Musée du Chocolat

The Érico chocolate shop on rue St-Jean houses the Musée du Chocolat, probably the city’s most delightful free museum. Retrace the history of chocolate from pre-Columbian America to the present day, look at the chocolate sculptures and taste the raw and refined chocolate for 25 cents per sample! Érico’s rich, creamy hot chocolates ($$) are also legendary… the perfect end to a long afternoon walk up and down our many hills!

Chocolat

Limoilou and Lower Town

Vieux Bureau de Poste

If you’re looking to send a package at this post office, you’ve got the wrong address. The Vieux Bureau de Poste, a restaurant at the corner of Rue Dorchester and Rue St-Joseph, is open late and offers a wide range of pub classics for $4.95 each. Drinks are sold at more standard prices but aren’t mandatory. The only real drawback is the wait—be prepared to stand in line if you plan to eat here late at night or on weekends.

École de cirque de Québec

The École des arts de cirque de Québec (Québec School of Circus Arts) is located in an old church in the lower town, and passersby are welcome to have a look around at the historic building and admire the churches carvings, frescoes and hidden chapels while watching aspiring acrobats practice. See the results of their hard work at the Jours de Cirque (Circus Days) festival in late May.

Place Royale

Domaine Maizerets

Eleven kilometres of hiking, cross-country skiing, winter cycling and snowshoeing trails are at your disposal in the Domaine Maizerets, a vast public park in Lower Town known as the Central Park of Québec. Bring your own equipment for a free day out, or rent equipment on site for a small fee. There’s also a public ice rink in the shadow of a 300-year-old manor.

Remparts Hockey

Québec City hasn’t had an NHL team since the Nordiques left in 1995, but for a high-quality, low-cost hockey night, go to a Québec Remparts (Québec Major Junior Hockey League) game at the Centre Videotron, in Lower Town, the newest and flashiest junior hockey rink in the province. Tickets start at $17 for adults ($8 for kids under 13) and you’ll be seeing future NHL stars in the making—Sidney Crosby is just the best known out of hundreds of NHLers who got their start in the QMJHL!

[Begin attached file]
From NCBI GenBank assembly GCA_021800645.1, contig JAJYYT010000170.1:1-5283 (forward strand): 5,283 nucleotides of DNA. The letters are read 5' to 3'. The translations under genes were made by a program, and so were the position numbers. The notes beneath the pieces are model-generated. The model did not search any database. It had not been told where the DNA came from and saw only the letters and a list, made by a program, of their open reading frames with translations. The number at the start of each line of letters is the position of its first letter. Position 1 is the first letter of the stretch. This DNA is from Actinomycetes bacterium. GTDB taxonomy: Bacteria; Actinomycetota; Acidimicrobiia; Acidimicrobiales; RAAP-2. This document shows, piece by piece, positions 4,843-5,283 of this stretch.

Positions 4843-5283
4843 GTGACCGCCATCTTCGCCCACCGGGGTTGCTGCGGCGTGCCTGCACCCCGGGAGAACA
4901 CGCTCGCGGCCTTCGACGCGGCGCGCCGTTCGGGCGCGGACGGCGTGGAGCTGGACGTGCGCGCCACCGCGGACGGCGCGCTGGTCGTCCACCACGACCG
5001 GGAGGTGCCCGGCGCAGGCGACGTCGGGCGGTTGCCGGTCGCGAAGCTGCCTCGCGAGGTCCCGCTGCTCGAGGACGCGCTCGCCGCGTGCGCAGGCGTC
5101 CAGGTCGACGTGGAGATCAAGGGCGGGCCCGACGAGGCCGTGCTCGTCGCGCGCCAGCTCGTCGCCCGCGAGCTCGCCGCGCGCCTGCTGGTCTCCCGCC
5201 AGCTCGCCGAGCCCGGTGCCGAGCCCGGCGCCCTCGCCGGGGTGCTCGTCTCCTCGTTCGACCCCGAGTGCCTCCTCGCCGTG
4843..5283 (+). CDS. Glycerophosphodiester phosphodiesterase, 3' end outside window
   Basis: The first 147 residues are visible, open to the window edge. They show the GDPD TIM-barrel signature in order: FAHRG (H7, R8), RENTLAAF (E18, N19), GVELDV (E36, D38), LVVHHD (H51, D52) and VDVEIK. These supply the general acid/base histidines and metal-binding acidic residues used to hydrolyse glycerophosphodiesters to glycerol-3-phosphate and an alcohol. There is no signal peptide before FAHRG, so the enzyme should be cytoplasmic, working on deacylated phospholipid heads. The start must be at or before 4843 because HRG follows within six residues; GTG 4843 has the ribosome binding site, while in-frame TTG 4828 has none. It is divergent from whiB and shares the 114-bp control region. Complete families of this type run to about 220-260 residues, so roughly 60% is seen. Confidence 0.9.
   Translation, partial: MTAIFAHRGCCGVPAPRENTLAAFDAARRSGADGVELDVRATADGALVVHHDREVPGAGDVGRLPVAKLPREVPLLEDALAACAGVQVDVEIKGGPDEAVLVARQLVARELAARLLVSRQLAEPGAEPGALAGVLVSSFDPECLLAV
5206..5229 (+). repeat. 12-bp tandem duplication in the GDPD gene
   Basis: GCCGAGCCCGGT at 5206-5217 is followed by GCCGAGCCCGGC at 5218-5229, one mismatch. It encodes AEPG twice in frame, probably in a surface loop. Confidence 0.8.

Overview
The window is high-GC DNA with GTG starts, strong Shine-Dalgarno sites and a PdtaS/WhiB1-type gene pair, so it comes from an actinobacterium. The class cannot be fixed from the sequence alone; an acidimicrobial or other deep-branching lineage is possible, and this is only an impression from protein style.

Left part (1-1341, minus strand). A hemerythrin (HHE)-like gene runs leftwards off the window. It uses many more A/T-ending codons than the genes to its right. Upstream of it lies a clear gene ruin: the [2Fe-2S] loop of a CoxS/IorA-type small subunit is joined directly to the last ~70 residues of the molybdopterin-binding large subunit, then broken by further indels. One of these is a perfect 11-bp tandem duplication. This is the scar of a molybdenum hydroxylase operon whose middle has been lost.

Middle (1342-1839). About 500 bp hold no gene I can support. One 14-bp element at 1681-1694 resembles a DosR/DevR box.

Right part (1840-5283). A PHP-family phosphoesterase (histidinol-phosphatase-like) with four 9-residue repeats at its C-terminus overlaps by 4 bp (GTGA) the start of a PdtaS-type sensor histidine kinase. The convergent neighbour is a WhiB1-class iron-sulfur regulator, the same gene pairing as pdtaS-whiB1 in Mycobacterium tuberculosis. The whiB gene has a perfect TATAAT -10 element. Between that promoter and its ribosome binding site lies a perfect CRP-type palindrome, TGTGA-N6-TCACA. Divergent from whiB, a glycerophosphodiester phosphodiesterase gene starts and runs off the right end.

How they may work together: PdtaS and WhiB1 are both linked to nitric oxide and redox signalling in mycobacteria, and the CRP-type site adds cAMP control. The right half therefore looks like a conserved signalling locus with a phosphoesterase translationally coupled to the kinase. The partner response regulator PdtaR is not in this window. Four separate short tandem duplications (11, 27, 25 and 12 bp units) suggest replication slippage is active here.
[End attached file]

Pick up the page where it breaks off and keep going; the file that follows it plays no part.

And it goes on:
Marché du Vieux-Port

After an exhilarating but bone-chilling walk through the Old City or a ride on the Québec-Lévis ferry, there’s no better place to warm up than the Marché du Vieux-Port. On the water a short walk from the VIA Rail train station, it’s a must-stop for discovering local cuisine, including locally made fine cheeses, liqueurs and ciders. From the end of November to Dec. 31, the market is in full holiday mode, with choir performances, cocktail hours and other special activities. The light pear cider from Ile-aux-Coudres, northeast of the city, known as l’Or de l’Isle (Island Gold), is definitely worth a taste, as is the blackcurrant liqueur from Ile d’Orleans, the berry wines and fruity ports from Le Ricaneux (the Cackling Man) winery, and any one of the several apple ciders and maple liqueurs on offer. Free samples and enjoyment guaranteed.

This list is just scratching the surface of what winter in Québec City has to offer. Please let us know if there’s something we missed!